Socks will require regular rinsing and squeezing and just occasional washing. Shampoo is best for merino wool. 

If I feel I need more insulation for the Sierra or Washington, then I will choose either my Montbell UL down vest (160 grams) or backpackinglight Pro-60 parka (~350 grams). The second is a much better choice for cold, windy, and rainy conditions, while the first is greater as an additional layer in dry conditions. 

Also, my Jacks R Better Rocky Mt. No Sniveller quilt doubles as a "serape" and can be worn around camp. It's generally not that practical to hike in, though (only in emergencies when it is not raining/snowing).

Clothes washing summary
To sum up, I can expect to be rinsing out socks and underwear on a daily basis, and two or three other items (shorts, shirt, windbreaker) about once per section. That's not too much work, and should be enough to keep me from getting stinky. Of course, they say that after a while on the trail you can't smell yourself anymore :)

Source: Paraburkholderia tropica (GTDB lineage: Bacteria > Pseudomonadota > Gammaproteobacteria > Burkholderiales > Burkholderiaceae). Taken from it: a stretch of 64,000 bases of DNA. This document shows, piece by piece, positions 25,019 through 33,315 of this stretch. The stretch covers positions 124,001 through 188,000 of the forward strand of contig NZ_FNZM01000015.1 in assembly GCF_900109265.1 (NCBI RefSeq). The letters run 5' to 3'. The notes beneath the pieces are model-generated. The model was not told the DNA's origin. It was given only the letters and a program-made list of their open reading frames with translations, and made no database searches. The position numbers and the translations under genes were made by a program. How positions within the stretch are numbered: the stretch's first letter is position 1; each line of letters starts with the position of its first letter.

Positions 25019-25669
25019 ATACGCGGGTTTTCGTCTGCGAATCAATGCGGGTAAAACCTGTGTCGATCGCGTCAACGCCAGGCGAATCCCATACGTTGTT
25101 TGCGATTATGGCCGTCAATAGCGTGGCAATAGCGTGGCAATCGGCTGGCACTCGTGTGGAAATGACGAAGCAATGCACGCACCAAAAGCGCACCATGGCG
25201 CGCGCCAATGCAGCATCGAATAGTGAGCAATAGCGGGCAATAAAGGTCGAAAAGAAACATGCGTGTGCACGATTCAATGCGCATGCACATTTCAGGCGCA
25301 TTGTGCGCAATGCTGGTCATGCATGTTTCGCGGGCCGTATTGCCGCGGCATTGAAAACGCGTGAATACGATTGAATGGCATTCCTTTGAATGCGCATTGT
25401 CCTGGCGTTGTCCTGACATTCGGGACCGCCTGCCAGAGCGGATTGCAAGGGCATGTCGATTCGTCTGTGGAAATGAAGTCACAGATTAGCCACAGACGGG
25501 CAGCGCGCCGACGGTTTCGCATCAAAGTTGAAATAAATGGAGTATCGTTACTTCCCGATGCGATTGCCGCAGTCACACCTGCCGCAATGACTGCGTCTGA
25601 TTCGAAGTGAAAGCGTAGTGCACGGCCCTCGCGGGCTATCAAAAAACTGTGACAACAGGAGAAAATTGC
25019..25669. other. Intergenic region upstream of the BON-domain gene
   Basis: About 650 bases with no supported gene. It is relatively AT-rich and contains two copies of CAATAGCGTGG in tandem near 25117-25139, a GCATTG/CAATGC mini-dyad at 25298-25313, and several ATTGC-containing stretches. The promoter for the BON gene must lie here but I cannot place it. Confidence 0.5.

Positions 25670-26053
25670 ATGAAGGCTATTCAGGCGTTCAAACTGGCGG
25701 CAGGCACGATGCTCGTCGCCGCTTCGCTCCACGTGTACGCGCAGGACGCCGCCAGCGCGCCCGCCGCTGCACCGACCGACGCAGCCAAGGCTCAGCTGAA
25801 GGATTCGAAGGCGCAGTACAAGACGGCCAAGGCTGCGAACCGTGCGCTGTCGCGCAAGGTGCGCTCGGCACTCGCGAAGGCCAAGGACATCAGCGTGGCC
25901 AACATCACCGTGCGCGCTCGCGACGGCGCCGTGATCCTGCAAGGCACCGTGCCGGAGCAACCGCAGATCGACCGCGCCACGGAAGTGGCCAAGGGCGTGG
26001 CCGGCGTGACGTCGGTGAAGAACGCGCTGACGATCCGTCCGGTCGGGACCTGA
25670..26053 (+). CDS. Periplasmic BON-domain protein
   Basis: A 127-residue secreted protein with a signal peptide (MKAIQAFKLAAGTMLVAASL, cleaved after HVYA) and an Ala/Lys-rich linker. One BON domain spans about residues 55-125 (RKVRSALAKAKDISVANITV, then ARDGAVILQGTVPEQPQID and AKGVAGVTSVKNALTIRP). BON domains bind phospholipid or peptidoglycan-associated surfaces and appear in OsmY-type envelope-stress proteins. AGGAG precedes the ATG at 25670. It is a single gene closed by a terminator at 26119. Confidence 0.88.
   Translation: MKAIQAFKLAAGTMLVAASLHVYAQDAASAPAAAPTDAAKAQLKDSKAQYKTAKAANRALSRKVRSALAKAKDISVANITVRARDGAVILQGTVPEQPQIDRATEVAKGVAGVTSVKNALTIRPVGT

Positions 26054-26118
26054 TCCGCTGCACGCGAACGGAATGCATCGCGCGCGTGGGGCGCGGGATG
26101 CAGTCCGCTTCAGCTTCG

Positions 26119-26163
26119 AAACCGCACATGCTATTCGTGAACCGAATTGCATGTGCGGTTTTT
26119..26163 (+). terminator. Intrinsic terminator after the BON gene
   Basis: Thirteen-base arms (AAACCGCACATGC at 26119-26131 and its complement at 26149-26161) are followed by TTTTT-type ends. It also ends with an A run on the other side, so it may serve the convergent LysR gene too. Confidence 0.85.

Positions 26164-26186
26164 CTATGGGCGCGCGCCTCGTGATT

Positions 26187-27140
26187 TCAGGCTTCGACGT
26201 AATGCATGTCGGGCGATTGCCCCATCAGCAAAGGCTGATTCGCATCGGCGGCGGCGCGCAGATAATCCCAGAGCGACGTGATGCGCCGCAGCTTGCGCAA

Bug Net Completed

I made a video of my hammock with bug net. I think it's pretty nifty. The net weighs about 200 grams (7.4 oz). The zipper along the side was clearly a good idea (I was considering not having one at first, and entering through the end of the tube).

To hold the netting above my face, I use a thin rope with a line tensioner. The hammock used is the inexpensive Grand Trunk Ultralight Hammock. It weighs about 400 grams, including the tree-hugging ropes. Materials for the bug net were ordered from